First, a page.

Lomita City Council members, never shy about venting their feelings about what they view as the excesses of big government, have done it again.
The council on Monday refused a request by the County Board of Supervisors to follow its lead and enact a law making it a misdemeanor to brandish a fake gun in a threatening manner.
"It's not right to take guns away from little kids," Councilman Hal Hall said. "This is just one more law aimed at restricting personal freedom."
On Aug. 25, the supervisors adopted an ordinance making it a crime to use a toy gun in an "angry or threatening way" in the county's unincorporated areas.
The board's action came less than a week after KNBC consumer reporter David Horowitz was approached during a newscast by a man wielding a gun and ordered to read a rambling statement about the CIA. The weapon turned out to be a toy.
The supervisors subsequently asked the county's 84 cities to pass similar ordinances. In a letter to the cities, Supervisor Kenneth Hahn, who introduced the proposal, wrote that the ordinance was necessary to "avoid a potential tragedy due to the irresponsible use of realistic toy weapons."
In response, Hermosa Beach passed an ordinance similar to the county's on Sept. 8. Inglewood and Carson this week tentatively approved similar laws. Several South Bay cities have not yet acted on the matter, while others have said a state law that goes into effect Jan. 1 and is similar to the one passed by the county makes local ordinances unnecessary.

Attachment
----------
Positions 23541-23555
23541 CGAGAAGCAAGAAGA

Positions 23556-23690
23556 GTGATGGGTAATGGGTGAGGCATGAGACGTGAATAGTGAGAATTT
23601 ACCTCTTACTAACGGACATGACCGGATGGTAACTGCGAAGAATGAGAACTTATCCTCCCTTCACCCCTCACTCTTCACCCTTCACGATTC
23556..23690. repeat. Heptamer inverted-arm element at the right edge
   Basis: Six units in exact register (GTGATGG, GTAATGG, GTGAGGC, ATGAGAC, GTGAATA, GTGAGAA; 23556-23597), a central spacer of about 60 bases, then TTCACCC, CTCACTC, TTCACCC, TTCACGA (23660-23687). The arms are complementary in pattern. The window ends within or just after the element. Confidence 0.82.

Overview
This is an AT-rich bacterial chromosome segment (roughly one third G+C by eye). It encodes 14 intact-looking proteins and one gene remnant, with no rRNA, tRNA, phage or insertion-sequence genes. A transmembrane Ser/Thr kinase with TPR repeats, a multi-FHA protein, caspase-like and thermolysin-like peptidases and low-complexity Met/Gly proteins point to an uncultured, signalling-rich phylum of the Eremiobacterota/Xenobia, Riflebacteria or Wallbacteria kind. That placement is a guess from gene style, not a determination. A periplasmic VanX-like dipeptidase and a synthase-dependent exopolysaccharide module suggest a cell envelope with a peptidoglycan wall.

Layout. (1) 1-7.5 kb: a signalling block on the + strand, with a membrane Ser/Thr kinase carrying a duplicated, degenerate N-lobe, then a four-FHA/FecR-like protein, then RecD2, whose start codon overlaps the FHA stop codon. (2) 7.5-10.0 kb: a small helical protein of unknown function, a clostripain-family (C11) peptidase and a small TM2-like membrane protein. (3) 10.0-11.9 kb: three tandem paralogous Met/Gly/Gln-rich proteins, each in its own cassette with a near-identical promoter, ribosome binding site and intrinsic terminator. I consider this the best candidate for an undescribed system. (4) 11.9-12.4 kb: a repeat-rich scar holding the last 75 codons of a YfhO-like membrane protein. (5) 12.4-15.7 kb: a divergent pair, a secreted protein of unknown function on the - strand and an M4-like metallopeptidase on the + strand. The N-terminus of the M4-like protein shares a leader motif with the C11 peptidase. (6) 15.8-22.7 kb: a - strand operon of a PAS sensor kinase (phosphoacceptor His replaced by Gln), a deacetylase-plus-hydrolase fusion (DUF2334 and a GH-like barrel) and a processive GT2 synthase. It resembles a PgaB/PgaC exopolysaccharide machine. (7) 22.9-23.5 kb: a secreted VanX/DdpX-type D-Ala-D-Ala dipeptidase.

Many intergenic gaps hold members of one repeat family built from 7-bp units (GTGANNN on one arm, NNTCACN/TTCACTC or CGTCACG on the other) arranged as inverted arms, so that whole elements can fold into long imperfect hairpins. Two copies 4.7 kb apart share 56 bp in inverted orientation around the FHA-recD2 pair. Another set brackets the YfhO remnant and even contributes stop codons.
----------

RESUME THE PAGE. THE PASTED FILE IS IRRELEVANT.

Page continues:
Lomita City Manager Walker Ritter had recommended that council members go along with the supervisors' request. But several council members said the county ordinance is vague and children could end up being charged. The matter was dropped without a vote.
In a previous battle against big government, the council strongly supported an unsuccessful citizens' effort to secede from the Los Angeles Unified School District.
Hall's vociferous opposition to the proposal on toy guns was ironic. In 1984, he shot and killed a robber as the man attempted to empty the cash register at his Lomita paint store. The robber's gun turned out to be a toy.
Hall said that all he saw from the corner of his eye was the outline of what appeared to be a real weapon, and investigators determined that the shooting was justified.
He said a law against using toy guns would not have deterred the robber.
"Every time something happens, they pass a law," said Hall, 77. "We have too many damn unenforceable laws right now."